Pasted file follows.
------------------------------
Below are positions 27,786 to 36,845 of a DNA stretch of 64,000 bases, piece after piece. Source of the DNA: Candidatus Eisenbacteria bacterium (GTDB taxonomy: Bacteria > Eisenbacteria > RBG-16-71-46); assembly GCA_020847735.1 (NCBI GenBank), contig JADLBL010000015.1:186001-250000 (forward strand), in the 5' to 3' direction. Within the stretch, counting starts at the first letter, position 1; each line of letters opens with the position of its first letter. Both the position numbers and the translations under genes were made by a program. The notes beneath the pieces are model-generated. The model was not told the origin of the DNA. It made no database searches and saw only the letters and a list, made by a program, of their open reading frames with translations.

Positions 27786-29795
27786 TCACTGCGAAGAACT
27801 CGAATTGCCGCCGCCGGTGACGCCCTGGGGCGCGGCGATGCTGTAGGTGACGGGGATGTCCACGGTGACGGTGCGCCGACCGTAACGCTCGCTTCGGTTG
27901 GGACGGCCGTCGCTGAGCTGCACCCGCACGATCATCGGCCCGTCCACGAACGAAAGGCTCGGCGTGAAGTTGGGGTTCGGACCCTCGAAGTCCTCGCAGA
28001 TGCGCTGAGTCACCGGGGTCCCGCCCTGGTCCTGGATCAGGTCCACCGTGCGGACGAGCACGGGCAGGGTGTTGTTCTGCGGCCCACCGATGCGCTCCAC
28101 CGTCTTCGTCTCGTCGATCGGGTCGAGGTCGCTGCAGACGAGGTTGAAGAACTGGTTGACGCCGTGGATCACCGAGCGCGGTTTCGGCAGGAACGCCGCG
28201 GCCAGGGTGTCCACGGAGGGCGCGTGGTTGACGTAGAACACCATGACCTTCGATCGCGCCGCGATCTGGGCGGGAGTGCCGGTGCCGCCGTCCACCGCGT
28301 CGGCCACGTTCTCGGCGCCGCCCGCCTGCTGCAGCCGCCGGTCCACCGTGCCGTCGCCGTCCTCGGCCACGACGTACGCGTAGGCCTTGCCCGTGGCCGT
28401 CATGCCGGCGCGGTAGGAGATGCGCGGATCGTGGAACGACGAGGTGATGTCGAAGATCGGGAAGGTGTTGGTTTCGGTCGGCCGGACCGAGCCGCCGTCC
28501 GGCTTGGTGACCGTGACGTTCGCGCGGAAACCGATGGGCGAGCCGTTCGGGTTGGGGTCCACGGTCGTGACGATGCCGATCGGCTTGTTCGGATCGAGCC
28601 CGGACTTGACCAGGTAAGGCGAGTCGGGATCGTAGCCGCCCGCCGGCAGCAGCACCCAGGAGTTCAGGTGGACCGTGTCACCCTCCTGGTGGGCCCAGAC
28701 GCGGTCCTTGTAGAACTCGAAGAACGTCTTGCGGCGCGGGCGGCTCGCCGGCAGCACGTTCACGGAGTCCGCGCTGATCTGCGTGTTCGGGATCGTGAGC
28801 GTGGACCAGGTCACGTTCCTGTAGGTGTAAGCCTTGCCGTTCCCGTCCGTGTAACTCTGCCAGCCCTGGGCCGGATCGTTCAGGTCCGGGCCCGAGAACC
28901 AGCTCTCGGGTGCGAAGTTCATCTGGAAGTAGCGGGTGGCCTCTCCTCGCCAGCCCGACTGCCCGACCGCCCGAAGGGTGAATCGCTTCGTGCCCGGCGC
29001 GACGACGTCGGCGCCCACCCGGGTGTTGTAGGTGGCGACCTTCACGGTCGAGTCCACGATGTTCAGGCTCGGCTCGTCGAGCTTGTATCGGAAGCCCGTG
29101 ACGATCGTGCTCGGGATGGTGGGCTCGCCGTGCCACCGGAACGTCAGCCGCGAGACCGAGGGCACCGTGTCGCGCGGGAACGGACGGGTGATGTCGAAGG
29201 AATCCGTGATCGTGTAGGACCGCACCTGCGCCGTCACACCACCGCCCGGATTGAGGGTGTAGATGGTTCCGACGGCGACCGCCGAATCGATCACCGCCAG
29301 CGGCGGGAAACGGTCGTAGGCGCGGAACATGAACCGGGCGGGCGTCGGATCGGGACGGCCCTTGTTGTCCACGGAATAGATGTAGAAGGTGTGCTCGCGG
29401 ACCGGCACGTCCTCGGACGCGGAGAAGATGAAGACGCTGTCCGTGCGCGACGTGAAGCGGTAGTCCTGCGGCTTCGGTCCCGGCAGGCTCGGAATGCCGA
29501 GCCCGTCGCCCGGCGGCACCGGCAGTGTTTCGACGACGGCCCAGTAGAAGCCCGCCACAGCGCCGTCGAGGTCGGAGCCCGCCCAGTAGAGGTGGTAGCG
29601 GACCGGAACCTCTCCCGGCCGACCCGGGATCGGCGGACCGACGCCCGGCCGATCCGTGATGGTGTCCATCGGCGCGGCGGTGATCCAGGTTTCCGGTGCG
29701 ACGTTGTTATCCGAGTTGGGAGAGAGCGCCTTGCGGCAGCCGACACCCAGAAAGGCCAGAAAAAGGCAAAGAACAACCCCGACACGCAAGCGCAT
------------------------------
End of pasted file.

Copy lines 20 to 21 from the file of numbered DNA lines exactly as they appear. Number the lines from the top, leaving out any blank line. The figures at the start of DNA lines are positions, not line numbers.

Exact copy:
29401 ACCGGCACGTCCTCGGACGCGGAGAAGATGAAGACGCTGTCCGTGCGCGACGTGAAGCGGTAGTCCTGCGGCTTCGGTCCCGGCAGGCTCGGAATGCCGA
29501 GCCCGTCGCCCGGCGGCACCGGCAGTGTTTCGACGACGGCCCAGTAGAAGCCCGCCACAGCGCCGTCGAGGTCGGAGCCCGCCCAGTAGAGGTGGTAGCG